Their principal roles were as follows: Holy Roman Emperors, kings of Germany, kings of the Romans) Rulers of Austria Kings of Bohemia Kings of Hungary and Croatia Kings of Spain Kings of Portugal Kings of Galicia and Lodomeria Grand princes of Transylvania Numerous other titles were attached to the crowns listed above. The progenitor of the House of Habsburg may have been Guntram the Rich, a count in the Breisgau who lived in the 10th century, forewith farther back as the early medieval Adalrich, Duke of Alsace, father of the Etichonids from which Habsburg derives, his grandson Radbot, Count of Habsburg founded the Habsburg Castle, after which the Habsburgs are named. The origins of the castle's name, located in what is now the Swiss canton of Aargau, are uncertain. There is disagreement on whether the name is derived from the High German Habichtsburg, or from the Middle High German word hab/hap meaning ford, as there is a river with a ford nearby; the first documented use of the name by the dynasty itself has been traced to the year 1108.
The Habsburg Castle was the family seat in the 12th and 13th centuries. The Habsburgs expanded their influence through arranged marriages and by gaining political privileges countship rights in Zürichgau and Thurgau. In the 13th century, the house aimed its marriage policy at families in Upper Swabia, they were able to gain high positions in the church hierarchy for their members. Territorially, they profited from the extinction of other noble families such as the House of Kyburg. By the second half of the 13th century, count Rudolph IV had become one of the most influential territorial lords in the area between the Vosg
Staufen im Breisgau
Staufen im Breisgau is a German town in the Breisgau-Hochschwarzwald district of Baden-Württemberg. It has a population of 7,600 inhabitants; the city of Staufen im Breisgau lies in the Land district of Breisgau-Hochschwarzwald in the German State of Baden-Württemberg. The City of Staufen has 7700 inhabitants and forms, together with the community of Münstertal, Black Forest, a community administrative unit, it is noted in history and culture for its association with Dr Faustus who, according to one source, the Zimmern Chronicle, died in or near Staufen around 1540. Staufen lies at the foot of the Black Forest at the exit from the Münstertal; the Black Forest valley of Neumagen goes here directly over into the Rhine plain. The piedmont of the Black Forest is less distinct. North of the valley exit, the steeply rising old castle ruins dominates. Staufen lies on the border between two natural and economic areas: the Rhine plain up to the piedmont with its cultivation of grain and vegetables. Since 2008, the centre of the city has reported to have risen some 12 centimetres, after sinking a few millimeters.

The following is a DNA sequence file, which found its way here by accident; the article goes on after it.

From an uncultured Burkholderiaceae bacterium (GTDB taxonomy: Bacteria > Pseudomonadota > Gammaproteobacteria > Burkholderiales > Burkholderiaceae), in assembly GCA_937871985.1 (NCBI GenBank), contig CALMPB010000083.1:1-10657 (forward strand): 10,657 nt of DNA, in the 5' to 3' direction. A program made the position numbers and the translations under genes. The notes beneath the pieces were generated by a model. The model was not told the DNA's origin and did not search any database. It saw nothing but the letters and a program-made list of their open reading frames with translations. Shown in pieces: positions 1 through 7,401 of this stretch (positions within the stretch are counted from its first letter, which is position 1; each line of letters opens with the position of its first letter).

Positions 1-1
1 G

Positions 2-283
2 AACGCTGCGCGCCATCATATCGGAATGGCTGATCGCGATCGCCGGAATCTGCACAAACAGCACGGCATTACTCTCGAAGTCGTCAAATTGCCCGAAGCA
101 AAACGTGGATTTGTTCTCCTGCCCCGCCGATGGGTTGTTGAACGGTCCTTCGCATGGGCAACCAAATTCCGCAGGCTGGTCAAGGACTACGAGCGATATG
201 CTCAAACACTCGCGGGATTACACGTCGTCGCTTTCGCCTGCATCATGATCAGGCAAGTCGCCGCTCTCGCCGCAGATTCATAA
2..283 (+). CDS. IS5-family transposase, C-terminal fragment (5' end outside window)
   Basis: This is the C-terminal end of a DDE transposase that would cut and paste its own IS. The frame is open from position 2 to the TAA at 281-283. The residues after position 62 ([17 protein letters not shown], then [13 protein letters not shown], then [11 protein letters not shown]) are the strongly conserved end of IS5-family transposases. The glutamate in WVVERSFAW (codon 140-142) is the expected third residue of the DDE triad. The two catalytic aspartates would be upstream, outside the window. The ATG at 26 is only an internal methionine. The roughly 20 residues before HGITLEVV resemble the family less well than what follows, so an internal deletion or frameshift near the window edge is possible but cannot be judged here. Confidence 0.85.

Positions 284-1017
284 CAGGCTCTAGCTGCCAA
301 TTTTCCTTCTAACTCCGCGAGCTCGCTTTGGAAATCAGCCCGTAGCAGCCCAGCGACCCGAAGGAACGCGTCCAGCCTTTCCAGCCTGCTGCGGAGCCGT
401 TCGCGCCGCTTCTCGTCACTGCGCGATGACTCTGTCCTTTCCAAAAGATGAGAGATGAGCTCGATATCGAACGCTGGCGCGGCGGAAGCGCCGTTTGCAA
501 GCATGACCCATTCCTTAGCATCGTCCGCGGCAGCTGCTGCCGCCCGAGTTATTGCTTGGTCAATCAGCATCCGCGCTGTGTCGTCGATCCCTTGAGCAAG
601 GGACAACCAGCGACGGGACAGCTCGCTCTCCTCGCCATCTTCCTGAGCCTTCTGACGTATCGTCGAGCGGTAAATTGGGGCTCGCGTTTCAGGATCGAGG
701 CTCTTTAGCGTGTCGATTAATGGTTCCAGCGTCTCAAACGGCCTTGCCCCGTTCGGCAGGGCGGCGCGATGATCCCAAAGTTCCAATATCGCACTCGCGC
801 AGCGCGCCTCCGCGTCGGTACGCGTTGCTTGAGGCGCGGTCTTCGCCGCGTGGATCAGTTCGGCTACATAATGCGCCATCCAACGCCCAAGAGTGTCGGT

This has caused considerable damage to buildings in the city centre, including the historical town hall. The cause for this geological change has been identified as a drilling operation conducted in the summer and autumn of 2007 to provide geothermal heating to the city hall; the drilling perforated an anhydrite layer and caused high-pressure groundwater to come into contact with the anhydrite, which began to expand. By 2010, some sections of town had risen by 30 centimetres. In July 2013, no end to the rising process was in sight. Data from the TerraSAR-X radar satellite before and after the changes have confirmed the localised nature of the situation. "A geochemical process called. This is a transformation of the mineral anhydrite into gypsum. A pre-condition for this transformation is that the anhydrite is in contact with water, stored in its crystalline structure". Staufen is located next to the Münstertal railway which runs from Bad Krozingen to Münstertal, Black Forest; the railway was electrified in 2013 and is operated by the Südwestdeutsche Verkehrs-Aktiengesellschaft.
Official website Staufen:images